White House press secretary Sean Spicer on Saturday accused the media of misrepresenting the crowd at Donald Trump’s inauguration in order to dampen enthusiasm for the event, getting some numbers wrong himself in the process.
“This was the largest audience ever to witness an inauguration, period,” Spicer said with emphasis. “Both in person and around the globe.”
He accused the media of “deliberately false reporting” both with regard to photos of the crowd that were published as well as crowd estimates.
“No one had numbers. Because the National Park Service, which controls the National Mall, does not put any out,” Spicer said.
“These attempts to lessen the enthusiasm of the inauguration are shameful and wrong,” he added.
Spicer took no questions after delivering his remarks. [emphasis mine]
Of course, he took no questions. Trump sent him out to deliver a spanking. He also sent Spicer out to flat-out lie.
I get how this constant lying worked in the primary and the general. Bullying opponents lends itself to a he said/he said/she said dynamic. During that time, the press left countering Trump’s lies to his opponent (and shame on them for that).
But how does this work when he isn’t a candidate – when he’s president? Is he going to fight with everyone (that does seem to be the plan)? Trump does better going one on one with a rival, where he can personalize his attacks. How does he bully organizations, protestors and over half of the country effectively?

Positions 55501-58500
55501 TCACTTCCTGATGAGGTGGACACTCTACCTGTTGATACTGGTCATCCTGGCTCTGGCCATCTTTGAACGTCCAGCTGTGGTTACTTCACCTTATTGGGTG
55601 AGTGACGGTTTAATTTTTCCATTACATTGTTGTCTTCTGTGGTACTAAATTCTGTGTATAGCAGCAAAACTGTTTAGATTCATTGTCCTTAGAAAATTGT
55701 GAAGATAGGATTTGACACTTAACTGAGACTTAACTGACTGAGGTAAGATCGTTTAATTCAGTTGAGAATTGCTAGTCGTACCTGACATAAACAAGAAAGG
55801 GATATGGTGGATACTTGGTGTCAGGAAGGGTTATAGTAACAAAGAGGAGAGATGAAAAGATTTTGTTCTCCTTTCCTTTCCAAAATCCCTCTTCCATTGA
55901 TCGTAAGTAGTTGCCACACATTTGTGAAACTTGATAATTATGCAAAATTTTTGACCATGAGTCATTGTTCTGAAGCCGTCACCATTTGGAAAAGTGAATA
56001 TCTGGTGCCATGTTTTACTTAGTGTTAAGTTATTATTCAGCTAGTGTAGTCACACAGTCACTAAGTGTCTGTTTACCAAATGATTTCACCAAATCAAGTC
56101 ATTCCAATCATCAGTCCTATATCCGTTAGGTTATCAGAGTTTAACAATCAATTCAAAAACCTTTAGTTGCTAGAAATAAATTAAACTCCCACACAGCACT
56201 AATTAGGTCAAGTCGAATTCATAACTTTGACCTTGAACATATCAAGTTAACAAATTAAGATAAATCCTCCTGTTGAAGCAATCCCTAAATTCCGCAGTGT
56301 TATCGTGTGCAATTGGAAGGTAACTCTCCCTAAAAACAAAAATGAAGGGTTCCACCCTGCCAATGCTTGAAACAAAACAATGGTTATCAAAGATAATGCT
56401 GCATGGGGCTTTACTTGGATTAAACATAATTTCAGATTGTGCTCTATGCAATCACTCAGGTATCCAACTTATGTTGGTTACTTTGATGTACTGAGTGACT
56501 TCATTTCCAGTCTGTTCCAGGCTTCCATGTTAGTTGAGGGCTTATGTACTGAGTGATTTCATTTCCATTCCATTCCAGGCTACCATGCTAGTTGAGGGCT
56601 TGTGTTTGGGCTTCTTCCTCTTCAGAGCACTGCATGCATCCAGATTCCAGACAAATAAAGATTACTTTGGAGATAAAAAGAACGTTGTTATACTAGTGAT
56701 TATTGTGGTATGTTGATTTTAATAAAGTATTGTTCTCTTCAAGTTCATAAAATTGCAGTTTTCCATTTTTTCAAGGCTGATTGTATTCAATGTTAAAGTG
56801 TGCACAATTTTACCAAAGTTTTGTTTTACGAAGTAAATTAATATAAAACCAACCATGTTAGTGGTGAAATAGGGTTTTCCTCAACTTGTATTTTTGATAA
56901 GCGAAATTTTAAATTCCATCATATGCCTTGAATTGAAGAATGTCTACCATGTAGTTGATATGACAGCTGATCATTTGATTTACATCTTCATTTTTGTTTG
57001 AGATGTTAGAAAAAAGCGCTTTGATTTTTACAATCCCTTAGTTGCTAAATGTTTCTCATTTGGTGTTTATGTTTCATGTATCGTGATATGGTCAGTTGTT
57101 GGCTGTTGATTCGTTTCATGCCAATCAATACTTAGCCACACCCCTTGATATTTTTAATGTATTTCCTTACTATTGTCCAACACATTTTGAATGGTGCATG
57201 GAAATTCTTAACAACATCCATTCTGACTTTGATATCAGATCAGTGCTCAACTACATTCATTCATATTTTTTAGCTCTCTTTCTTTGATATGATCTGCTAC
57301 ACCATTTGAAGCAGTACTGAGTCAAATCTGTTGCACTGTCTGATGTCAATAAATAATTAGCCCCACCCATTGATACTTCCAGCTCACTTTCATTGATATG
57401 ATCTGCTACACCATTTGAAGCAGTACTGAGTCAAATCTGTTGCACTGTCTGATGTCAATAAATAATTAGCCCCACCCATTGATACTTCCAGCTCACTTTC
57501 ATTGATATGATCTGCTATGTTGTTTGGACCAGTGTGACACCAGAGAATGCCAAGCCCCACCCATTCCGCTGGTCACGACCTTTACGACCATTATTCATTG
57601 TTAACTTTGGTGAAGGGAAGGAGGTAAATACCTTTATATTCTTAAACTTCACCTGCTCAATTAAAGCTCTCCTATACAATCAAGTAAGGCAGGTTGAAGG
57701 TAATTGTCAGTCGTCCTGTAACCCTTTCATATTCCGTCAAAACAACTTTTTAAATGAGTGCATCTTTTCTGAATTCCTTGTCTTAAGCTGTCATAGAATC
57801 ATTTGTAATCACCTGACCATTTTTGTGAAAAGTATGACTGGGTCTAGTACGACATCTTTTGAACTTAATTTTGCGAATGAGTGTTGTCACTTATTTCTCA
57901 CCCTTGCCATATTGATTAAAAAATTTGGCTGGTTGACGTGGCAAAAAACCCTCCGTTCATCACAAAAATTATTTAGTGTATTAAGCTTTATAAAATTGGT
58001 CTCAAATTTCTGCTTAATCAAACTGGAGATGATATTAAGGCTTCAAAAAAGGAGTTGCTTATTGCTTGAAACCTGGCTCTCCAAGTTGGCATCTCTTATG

Sure, his hard core supporters will stand firm – they always do – but what about everyone else? How do you get people to believe that “This was the largest audience ever to witness an inauguration, period. Both in person and around the globe.” when they can see the truth?
From The Hill:
The tongue lashing was puzzling to reporters at the White House. Previous administrations have focused their public statements on policy changes they hoped to enact in their earliest days.But Trump and Spicer’s comments are a sign they plan to continue the same battle with the media they waged during the 2016 campaign.“I’m here to tell you that it goes two ways,” Spicer told members of the media. “We’re going to hold the press accountable as well.”
It’s this pettiness, this lying about everything, the over-the-top statements, the blatant threats that spells trouble for the Trump administration. Good liars not only know how to lie, they know when to lie.
It’s also this creepy obsession with size. Freud would have a field day.